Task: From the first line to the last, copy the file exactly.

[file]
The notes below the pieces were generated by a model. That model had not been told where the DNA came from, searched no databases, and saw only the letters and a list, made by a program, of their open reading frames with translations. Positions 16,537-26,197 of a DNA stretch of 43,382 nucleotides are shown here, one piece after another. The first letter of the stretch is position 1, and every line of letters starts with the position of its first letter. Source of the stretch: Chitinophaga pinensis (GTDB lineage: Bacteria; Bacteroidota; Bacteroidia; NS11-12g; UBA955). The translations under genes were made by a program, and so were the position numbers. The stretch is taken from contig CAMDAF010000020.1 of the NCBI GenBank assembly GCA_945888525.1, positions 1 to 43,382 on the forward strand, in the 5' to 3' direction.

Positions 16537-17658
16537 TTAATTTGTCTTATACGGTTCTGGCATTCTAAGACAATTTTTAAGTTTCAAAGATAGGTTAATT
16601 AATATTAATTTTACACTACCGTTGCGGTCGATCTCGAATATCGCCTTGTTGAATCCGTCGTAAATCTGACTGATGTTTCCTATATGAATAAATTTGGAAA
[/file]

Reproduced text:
The notes below the pieces were generated by a model. That model had not been told where the DNA came from, searched no databases, and saw only the letters and a list, made by a program, of their open reading frames with translations. Positions 16,537-26,197 of a DNA stretch of 43,382 nucleotides are shown here, one piece after another. The first letter of the stretch is position 1, and every line of letters starts with the position of its first letter. Source of the stretch: Chitinophaga pinensis (GTDB lineage: Bacteria; Bacteroidota; Bacteroidia; NS11-12g; UBA955). The translations under genes were made by a program, and so were the position numbers. The stretch is taken from contig CAMDAF010000020.1 of the NCBI GenBank assembly GCA_945888525.1, positions 1 to 43,382 on the forward strand, in the 5' to 3' direction.

Positions 16537-17658
16537 TTAATTTGTCTTATACGGTTCTGGCATTCTAAGACAATTTTTAAGTTTCAAAGATAGGTTAATT
16601 AATATTAATTTTACACTACCGTTGCGGTCGATCTCGAATATCGCCTTGTTGAATCCGTCGTAAATCTGACTGATGTTTCCTATATGAATAAATTTGGAAA